Continuing its legal battle with those companies that make, support, and implement Linux, Microsoft this week reached a patent agreement with device maker HTC over its use of Microsoft technologies in Google Android-based smart phones. Android, of course, is built on Linux, and as with desktop and server versions of that OS, Microsoft claims that the system utilizes intellectual property owned by the software giant.
"HTC and Microsoft have a long history of technical and commercial collaboration, and today's agreement is an example of how industry leaders can reach commercial arrangements that address intellectual property," said Horacio Gutierrez, Microsoft corporate vice president and deputy general counsel. "We are pleased to continue our collaboration with HTC."
Microsoft has been pursuing Linux vendors for years and has secured numerous patent licensing agreements, protecting those companies and their customers from potentially devastating lawsuits. But this marks the first time Microsoft has gone after an Android phone maker. HTC, of course, also makes phones based on Microsoft's Windows Mobile system, and its HD2 handset is currently regarded as the apex of Windows Mobile development.
And HTC isn't the only company Microsoft has talked to recently. "We have been talking with several device manufacturers to address our concerns relative to the Android mobile platform," Gutierrez said. "Competitors do not get a free ride on our innovations."
The terms of the deal are unknown, but Microsoft says it will be receiving royalties from HTC, apparently based on sales of its Android-based phones. These phones include the Nexus One, which Google sells directly to customers from its website.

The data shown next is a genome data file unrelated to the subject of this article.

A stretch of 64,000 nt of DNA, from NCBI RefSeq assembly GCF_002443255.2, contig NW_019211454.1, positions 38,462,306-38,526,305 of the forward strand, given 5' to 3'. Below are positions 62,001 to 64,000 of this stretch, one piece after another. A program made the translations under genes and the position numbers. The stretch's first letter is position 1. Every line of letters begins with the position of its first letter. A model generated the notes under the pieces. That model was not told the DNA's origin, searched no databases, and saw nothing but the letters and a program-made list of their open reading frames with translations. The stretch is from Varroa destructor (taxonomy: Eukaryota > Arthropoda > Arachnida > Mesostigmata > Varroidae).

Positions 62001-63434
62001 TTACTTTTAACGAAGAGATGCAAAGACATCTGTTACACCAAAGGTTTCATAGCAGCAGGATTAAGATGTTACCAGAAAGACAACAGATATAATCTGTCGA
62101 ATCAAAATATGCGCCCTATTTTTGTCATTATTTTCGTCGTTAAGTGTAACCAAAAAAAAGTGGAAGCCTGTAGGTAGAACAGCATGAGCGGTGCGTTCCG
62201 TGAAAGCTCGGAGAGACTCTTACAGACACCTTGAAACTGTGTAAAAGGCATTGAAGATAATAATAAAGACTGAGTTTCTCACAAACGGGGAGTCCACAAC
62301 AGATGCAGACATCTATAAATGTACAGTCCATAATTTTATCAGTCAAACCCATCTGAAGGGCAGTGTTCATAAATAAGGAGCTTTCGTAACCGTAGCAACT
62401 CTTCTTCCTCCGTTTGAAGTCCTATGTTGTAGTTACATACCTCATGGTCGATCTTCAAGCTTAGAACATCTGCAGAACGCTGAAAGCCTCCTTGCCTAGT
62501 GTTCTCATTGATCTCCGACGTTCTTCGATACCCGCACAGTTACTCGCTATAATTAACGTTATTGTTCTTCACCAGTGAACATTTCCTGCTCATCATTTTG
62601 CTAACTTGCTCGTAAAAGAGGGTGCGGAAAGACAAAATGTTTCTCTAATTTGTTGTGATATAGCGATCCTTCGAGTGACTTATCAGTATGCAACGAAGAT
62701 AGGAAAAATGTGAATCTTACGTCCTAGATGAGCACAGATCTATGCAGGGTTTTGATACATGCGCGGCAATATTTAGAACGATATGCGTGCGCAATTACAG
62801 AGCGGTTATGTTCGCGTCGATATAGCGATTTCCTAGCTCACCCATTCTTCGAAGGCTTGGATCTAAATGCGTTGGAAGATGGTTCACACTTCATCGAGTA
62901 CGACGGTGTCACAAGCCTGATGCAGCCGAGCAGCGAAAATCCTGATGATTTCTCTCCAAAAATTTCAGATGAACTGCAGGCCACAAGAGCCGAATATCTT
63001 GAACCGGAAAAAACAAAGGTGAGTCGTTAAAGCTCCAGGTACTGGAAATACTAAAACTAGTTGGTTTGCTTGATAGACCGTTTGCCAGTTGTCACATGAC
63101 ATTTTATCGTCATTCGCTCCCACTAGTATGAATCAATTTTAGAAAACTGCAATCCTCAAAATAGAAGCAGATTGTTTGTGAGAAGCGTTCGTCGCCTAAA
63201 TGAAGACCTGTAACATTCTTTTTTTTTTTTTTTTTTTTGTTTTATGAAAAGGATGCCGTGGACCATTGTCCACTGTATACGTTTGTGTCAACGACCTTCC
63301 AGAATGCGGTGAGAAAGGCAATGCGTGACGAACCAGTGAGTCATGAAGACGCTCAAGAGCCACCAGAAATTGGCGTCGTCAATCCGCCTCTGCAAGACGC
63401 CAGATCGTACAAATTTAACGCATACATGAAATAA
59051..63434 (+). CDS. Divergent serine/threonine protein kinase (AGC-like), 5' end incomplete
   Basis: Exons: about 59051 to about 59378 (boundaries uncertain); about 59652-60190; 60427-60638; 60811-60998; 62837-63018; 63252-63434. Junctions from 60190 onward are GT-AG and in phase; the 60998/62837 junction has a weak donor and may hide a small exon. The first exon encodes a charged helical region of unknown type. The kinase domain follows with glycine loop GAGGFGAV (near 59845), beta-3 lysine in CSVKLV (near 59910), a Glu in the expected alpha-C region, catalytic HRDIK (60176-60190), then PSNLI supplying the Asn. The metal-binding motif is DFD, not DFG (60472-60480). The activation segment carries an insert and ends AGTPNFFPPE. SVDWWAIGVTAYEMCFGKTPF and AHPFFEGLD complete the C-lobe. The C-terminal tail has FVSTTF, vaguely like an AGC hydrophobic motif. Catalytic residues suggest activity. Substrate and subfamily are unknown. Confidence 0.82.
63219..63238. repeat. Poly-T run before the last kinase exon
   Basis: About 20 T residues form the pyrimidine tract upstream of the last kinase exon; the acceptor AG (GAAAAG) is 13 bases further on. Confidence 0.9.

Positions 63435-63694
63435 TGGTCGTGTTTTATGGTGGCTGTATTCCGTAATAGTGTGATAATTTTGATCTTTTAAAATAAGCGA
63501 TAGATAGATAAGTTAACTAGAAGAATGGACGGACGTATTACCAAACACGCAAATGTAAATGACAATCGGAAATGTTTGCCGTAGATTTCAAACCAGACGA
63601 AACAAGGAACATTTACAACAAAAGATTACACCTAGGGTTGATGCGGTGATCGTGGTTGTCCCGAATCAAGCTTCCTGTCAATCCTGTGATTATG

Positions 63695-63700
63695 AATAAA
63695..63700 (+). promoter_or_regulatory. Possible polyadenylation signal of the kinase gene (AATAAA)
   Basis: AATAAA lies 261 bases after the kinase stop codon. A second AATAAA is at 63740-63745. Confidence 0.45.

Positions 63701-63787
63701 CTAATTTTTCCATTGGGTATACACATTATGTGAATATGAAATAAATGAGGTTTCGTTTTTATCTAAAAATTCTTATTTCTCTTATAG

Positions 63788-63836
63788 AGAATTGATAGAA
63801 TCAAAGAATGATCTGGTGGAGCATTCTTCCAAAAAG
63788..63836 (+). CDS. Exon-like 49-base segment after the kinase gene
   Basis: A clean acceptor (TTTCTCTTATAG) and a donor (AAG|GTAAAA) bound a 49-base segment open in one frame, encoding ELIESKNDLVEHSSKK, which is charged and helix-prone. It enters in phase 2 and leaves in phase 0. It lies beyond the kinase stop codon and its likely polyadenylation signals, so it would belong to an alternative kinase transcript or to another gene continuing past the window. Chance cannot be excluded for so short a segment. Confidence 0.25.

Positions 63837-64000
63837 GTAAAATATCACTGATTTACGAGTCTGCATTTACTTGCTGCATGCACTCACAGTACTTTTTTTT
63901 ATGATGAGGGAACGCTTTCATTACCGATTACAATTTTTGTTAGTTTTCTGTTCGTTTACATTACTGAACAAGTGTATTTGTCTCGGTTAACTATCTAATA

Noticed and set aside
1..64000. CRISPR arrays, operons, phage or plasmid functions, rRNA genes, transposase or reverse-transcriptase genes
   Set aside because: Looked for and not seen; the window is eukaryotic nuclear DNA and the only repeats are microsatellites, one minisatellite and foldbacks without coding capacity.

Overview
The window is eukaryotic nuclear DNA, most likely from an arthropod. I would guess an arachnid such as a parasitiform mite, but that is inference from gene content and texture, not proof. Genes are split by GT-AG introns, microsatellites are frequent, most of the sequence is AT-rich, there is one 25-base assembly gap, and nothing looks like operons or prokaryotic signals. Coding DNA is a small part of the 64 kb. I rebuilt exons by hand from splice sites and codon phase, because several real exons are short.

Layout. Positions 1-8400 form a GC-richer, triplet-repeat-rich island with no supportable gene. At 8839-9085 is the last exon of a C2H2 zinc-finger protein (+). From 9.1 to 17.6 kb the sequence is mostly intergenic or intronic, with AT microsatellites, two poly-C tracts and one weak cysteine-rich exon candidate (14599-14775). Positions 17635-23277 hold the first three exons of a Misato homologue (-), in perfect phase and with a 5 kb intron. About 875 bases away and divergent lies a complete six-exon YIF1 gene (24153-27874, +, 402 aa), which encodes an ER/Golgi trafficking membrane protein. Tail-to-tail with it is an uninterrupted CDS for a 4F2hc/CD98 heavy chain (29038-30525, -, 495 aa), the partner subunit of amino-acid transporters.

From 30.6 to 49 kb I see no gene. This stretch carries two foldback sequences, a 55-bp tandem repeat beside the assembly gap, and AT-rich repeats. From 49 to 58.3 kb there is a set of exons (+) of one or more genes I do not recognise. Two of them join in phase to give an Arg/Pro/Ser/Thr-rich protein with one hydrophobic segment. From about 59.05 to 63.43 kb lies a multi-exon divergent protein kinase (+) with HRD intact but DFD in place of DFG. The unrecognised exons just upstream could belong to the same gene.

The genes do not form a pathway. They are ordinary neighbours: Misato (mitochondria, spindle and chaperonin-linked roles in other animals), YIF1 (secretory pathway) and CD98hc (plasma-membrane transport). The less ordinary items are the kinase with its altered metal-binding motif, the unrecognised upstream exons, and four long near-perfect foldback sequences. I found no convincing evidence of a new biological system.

In recent days, Google has noted that the open nature of its development process was a strength that would allow it, over time, to eclipse closed phone makers such as Apple and Research in Motion (RIM). But this openness also allows Microsoft and other companies to examine the source code for its solutions. And in the case of Android, it's pretty clear that Microsoft found some infringing technologies, as it had in the past with desktop and server versions of Linux.
Other mobile companies may be a bit harder to shake down. HTC, for example, doesn't own a lot of patents because it builds hardware devices based on other companies' software designs. But handset makers such as Motorola are more formidable in this area and might be able to reach cross-licensing agreements with Microsoft in which no money changes hands. These types of agreements would protect Microsoft against similar suits from other companies related to its Windows Mobile and upcoming Windows Phone 7 systems.